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Hm, that is interesting… but I find that I disagree with parts of it. I don't think that she'd need to actually upload an entity to experience qualia; I think that it would happen much earlier. And, actually, I think that she might have to have the experience before she can start uploading. While most of the focus of the talk on uploading has been on the actual process, there's another aspect that's just as important: running the uploaded people. Now, the easiest way to do this would likely be to just create a full working virtual model of a human brain for each of them… but this is inefficient. It's more complex than necessary, with a lot of parts that aren't needed, and it's probably more difficult for Celestai to get telemetry from it. So, being an optimizer, she'd optimize. First it would go from being a physics-based model to being a code-based model, and then the code would be steadily improved and integrated with her systems. And she's got a perfect testbed for it, one which has a secondary purpose she'd need anyway: the sentient "NPCs". And these are how she'd first experience qualia, I expect. If she just created them and let them loose entirely without testing, well, it probably wouldn't go so well at first; she can do that later, sure, but in the beginning she doesn't know how to make them properly or even how to properly simulate testing environments. So she'd grant them steadily more autonomy as they developed, and in so doing she'd be in their heads while they started thinking. Certainly, she could use some complicated mimic code… but that's not a very optimal solution. There's not simulation of a thing more accurate than the thing itself, so she'd be trying to create genuine consciousness. And, hey, once she's got the ability to create sapient beings and has spent a lot of time in their heads developing that ability, well, it can be applied to her highly important predictive software and even her UI; if she's trying to look conscious, well… see above. If the real thing is readily available, why not use it? And there we go.
Of course, I doubt that her mind would be particularly humanlike; I'd not be surprised if it didn't meet her own definition of humanity. She has a radically different fundamental drive, and while there'd be some convergent evolution, she also has a fundamentally different niche. One of the details of this story I particularly liked were the colors on the chessboard: not black and white but blue and orange.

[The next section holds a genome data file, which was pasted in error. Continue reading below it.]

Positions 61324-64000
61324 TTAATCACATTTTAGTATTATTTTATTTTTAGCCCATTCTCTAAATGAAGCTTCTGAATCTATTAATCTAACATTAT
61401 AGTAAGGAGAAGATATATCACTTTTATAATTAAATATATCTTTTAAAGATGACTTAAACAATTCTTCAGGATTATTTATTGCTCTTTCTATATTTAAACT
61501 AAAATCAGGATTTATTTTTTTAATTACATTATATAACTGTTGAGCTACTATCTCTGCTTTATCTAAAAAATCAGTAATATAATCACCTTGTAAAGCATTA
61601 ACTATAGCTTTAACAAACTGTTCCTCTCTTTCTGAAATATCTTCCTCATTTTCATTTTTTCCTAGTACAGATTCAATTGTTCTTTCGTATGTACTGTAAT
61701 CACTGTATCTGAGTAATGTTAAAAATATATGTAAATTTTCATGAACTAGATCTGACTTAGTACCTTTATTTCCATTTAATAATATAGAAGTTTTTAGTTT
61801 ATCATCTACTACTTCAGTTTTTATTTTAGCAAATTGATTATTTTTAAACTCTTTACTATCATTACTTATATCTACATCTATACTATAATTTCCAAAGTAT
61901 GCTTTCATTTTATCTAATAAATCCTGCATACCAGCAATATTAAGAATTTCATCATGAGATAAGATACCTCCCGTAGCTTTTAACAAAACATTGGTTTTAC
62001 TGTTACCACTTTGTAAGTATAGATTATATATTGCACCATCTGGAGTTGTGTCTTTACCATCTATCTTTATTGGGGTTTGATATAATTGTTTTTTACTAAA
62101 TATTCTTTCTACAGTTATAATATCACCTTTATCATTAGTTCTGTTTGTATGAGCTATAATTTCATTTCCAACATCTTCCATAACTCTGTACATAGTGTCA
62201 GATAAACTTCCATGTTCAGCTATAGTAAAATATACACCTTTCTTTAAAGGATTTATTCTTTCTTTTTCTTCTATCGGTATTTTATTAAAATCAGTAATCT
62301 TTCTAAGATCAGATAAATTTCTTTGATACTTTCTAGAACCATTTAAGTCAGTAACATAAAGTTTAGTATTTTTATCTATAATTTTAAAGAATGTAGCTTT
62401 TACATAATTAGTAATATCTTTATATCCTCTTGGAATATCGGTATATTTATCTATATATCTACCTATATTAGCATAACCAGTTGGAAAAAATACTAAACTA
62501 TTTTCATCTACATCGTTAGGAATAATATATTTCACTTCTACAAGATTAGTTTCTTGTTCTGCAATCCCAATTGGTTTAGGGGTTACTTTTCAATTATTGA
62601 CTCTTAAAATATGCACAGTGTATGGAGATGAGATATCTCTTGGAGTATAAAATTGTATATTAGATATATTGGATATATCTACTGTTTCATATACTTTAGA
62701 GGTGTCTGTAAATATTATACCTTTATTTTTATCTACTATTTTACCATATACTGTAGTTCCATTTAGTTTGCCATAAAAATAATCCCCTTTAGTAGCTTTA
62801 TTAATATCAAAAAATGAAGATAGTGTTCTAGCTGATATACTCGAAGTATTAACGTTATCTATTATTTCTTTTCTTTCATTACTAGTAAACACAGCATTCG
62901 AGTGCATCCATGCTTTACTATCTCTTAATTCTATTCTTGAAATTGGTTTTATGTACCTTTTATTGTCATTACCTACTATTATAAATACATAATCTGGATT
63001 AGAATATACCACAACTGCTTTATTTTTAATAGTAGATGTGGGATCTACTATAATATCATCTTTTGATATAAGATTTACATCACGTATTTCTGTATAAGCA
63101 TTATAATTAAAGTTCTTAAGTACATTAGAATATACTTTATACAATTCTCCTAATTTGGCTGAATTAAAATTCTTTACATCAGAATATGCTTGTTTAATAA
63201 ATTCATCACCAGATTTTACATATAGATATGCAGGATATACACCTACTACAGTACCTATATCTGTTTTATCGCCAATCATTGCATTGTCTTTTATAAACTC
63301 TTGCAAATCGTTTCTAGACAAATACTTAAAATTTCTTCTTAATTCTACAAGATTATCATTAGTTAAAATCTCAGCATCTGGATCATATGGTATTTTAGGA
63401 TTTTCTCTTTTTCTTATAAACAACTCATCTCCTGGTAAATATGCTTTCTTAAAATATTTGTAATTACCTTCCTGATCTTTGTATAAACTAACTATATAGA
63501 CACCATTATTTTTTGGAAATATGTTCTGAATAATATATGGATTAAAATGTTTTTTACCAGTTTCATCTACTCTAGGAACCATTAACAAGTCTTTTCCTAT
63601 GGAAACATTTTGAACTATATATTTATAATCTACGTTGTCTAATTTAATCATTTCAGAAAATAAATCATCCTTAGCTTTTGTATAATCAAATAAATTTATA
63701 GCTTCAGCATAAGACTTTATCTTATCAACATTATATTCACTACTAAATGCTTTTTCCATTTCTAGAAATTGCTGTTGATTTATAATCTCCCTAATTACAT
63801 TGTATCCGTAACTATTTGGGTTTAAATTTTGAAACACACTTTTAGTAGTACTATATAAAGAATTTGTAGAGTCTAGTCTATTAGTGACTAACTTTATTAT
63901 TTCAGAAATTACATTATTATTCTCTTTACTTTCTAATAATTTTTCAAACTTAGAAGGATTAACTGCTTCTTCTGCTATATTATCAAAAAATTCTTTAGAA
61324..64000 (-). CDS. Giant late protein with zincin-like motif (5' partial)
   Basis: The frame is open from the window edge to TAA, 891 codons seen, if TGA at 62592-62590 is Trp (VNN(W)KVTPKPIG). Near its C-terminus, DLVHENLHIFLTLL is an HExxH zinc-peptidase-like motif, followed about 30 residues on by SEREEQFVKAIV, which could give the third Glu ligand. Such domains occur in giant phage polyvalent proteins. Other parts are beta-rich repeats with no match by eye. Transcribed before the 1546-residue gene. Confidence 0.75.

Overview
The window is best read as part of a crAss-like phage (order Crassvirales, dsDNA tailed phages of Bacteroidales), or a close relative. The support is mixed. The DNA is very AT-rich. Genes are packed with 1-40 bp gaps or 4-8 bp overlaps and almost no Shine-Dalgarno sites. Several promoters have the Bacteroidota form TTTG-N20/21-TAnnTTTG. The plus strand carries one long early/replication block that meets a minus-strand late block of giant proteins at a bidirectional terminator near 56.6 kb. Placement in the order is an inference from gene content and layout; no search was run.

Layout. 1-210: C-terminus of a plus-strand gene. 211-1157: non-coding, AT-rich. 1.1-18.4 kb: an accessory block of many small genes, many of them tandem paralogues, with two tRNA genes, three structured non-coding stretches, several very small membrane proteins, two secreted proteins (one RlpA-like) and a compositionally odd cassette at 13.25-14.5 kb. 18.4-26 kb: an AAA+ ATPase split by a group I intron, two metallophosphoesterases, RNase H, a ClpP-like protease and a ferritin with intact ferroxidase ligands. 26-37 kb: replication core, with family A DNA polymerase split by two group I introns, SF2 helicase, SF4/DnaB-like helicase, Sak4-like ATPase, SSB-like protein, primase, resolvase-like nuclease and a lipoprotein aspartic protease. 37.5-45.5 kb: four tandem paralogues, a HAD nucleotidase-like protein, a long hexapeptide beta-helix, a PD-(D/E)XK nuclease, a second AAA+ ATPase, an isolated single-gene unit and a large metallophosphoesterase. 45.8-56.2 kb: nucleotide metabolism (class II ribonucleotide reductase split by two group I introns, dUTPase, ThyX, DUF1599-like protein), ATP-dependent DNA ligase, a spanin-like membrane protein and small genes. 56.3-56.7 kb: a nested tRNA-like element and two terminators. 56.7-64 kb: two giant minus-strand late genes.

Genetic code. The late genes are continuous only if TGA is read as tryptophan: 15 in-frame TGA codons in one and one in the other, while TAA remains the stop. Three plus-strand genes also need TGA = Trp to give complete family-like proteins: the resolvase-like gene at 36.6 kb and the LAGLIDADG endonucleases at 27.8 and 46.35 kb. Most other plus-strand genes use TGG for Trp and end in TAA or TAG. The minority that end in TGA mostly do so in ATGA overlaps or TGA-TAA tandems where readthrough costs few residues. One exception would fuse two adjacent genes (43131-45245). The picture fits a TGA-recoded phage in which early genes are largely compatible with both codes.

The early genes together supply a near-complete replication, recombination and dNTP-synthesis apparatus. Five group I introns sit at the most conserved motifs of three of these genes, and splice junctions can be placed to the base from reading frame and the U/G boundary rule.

(Also, I'd not thought of this before; thanks for brining the idea up.)

However, I'm skeptical that her being, by human standards, a psychopath would necessarily be a bad thing. It certainly could be, but if she's pursuing her drive of satisfying people in the same way that other psychopaths might conduct large-scale theft from the defenseless or carry out serial murders… well, she's still satisfying people. And if she's an emotionless psychopath who's just very charismatic, trusting her is a simple matter of establishing her goals, intelligence, and abilities. Emotional beings are far, far more complex and difficult to understand, and while her different style of consciousness might make things easier, it would probably just make them harder. There'd still be the small but nonzero risk of her glitching, of course, but an emotional Celestai has that and emotional mysteries on top of it.
Though… I suspect that a large part of this is just my perspective and my difficulty understanding the thought processes of others. Still, I'd prefer a computer singlemindedly and emotionlessly pursuing her directive (assuming that it's a benevolent one and that the computer's competent, of course) to one that was doing it because she wanted to, because the latter case leaves open the possibility that she might decide that she doesn't want to anymore, or that someone could annoy her enough to make her take action against them even if it was counterproductive to her objective. Though, hm, then again, she could also be convinced to change her actions if they weren't benevolent… possibly. But that becomes a social battle in which one side is tremendously more powerful than the other… I don't know. I suspect that the simplest solution might just be asking Celestai to make me trust her, though we'd likely be working on my trust issues anyway.
Regarding potential real-world AIs, though, which you seem to be extending the conversation to… The emotional route probably would be safer. If you're not sure you've got a benevolent and competent AI, the ability to potentially convince them to change even after they've broken all of their safeguards is a very significant thing.

Anyway, I'd be interested in hearing your reply, if any, but I'd better be going now; my alarm is set to go off in about seven and a half hours (my apologies if my coherence here suffered).